Note:  The statute contains a “reasonable security requirement” for businesses that own or license private information of New York residents, the specific requirements of which are contained in the statute.

Covered Entities* / Third Party Recipients

Subject to statute:

Any person or business which owns or licenses computerized data which includes private information.

Third party recipients:

Any person or business that maintains computerized data which includes private information which such person or business does not own must notify the owner or licensee of any security breach involving private information immediately following discovery of the breach.

Notice Procedures & Timing / Other Obligations

Written, electronic or telephonic notice must be provided to victims of a security breach within the most expedient time possible and without unreasonable delay, unless a law enforcement agency determines that notice will impede an investigation (in which case notification is delayed until authorized by law enforcement).

  • Notice to affected residents is required to contain specific content described in statute.
  • Electronic notice permitted only when the consumer to be notified has consented to such notice, [Effective October 23, 2019 and when such email address, its password, or its security question, was not involved in the breach. A log of all consumers notified electronically must be kept.]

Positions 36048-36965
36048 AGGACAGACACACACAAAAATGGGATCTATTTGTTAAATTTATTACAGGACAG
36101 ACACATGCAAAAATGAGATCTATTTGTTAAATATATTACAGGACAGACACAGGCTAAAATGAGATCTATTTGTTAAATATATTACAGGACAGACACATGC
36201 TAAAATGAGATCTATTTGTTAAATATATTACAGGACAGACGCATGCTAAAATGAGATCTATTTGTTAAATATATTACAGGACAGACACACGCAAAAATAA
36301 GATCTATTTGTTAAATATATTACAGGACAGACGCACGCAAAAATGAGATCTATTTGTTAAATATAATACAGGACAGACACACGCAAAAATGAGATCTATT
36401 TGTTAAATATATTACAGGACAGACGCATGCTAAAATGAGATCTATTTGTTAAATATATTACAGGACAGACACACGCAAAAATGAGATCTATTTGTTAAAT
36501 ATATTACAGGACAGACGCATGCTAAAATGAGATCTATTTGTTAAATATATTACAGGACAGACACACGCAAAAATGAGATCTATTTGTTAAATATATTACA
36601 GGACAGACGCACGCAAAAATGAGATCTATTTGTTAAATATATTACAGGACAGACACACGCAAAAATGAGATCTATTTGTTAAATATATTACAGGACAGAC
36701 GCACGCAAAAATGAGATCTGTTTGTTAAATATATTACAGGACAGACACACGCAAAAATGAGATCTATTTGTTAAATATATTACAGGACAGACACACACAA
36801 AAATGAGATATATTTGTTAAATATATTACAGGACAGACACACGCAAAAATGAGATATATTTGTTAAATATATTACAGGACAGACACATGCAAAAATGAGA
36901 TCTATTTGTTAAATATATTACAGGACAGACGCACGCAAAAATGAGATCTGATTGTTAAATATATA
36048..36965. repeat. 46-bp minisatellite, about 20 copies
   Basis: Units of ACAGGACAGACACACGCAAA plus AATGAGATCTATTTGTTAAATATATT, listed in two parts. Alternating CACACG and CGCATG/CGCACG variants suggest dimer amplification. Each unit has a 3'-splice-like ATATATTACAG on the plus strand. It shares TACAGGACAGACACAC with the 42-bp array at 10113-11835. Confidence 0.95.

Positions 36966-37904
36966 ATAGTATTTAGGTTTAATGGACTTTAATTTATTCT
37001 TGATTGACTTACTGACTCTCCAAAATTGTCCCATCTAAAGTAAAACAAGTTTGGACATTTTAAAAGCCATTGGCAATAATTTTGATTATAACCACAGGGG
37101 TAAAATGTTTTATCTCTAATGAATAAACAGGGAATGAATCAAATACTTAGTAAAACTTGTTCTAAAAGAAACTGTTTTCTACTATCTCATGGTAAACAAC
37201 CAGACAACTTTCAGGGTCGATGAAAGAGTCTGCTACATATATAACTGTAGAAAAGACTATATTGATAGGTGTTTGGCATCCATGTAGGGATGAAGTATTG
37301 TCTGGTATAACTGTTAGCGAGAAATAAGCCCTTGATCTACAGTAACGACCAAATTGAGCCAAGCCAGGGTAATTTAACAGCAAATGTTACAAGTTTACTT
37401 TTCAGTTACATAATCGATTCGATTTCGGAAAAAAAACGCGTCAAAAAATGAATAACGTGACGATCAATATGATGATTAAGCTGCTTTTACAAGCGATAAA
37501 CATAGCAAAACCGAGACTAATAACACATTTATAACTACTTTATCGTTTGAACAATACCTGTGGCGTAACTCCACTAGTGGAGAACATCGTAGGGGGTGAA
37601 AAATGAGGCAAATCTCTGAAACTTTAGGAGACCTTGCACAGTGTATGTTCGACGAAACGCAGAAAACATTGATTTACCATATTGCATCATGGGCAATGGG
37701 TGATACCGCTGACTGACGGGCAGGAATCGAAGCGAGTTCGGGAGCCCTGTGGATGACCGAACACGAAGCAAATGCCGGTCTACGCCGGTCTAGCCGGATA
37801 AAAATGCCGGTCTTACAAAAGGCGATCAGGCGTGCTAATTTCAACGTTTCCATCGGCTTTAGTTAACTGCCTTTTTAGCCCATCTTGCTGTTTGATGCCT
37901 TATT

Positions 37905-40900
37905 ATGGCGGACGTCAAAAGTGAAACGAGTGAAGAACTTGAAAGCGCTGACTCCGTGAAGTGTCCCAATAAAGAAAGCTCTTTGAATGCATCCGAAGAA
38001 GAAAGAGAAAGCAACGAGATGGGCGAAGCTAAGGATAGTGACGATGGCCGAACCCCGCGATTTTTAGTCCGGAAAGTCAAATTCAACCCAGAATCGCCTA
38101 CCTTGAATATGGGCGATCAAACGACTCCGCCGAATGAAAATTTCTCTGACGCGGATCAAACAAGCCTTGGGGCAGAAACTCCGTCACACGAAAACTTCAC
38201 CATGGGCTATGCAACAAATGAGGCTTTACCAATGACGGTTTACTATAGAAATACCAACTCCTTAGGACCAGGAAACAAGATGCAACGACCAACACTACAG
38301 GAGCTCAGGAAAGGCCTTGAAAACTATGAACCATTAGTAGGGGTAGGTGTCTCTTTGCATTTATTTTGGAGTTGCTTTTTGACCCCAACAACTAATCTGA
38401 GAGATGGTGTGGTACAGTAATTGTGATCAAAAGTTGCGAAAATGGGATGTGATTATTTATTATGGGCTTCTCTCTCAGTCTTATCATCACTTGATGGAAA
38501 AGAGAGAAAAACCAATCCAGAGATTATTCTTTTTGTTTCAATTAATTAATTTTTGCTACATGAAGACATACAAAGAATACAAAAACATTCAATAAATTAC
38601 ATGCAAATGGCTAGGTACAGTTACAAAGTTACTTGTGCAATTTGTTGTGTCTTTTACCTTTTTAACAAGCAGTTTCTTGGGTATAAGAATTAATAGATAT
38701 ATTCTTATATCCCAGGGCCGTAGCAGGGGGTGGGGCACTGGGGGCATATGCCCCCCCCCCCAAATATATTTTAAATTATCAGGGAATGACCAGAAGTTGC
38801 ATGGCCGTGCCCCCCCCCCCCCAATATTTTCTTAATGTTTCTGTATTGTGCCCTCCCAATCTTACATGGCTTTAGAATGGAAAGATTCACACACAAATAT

• Substitute notice is available by means prescribed in the statute if a business demonstrates to the state attorney general that costs to exceed $250,000, affected class exceeds 500,000 persons, or covered entity has insufficient contact information.

Other obligations:

Any covered entity that must notify more than 5,000 New York residents at one time of a security breach is also required to notify consumer reporting agencies without delaying notice to affected New York residents.

Encryption Safe Harbor / Other Exemptions

Encryption Safe Harbor: Statute not applicable if the personal data that was lost, stolen or accessed by an unauthorized individual is encrypted.

Safe harbor not available if the compromised data was encrypted with an encryption key that has also been acquired.

Other exemptions:

Exemption for good faith access to, or acquisition of private information by an employee or agent of a business for the purposes of the business so long as any private information is not used or subject to unauthorized disclosure.

Notice to consumers not required if exposure to private information was an inadvertent disclosure by persons authorized to access private information, and the business reasonably determines such exposure will not likely result in misuse of such information, or financial harm to the affected persons or emotional harm in the case of unknown disclosure of online credentials. Such determination must be in writing and maintained for 5 years.  If incident affects more than 500 NY residents, a written determination must be provided to Attorney General within 10 days of determination.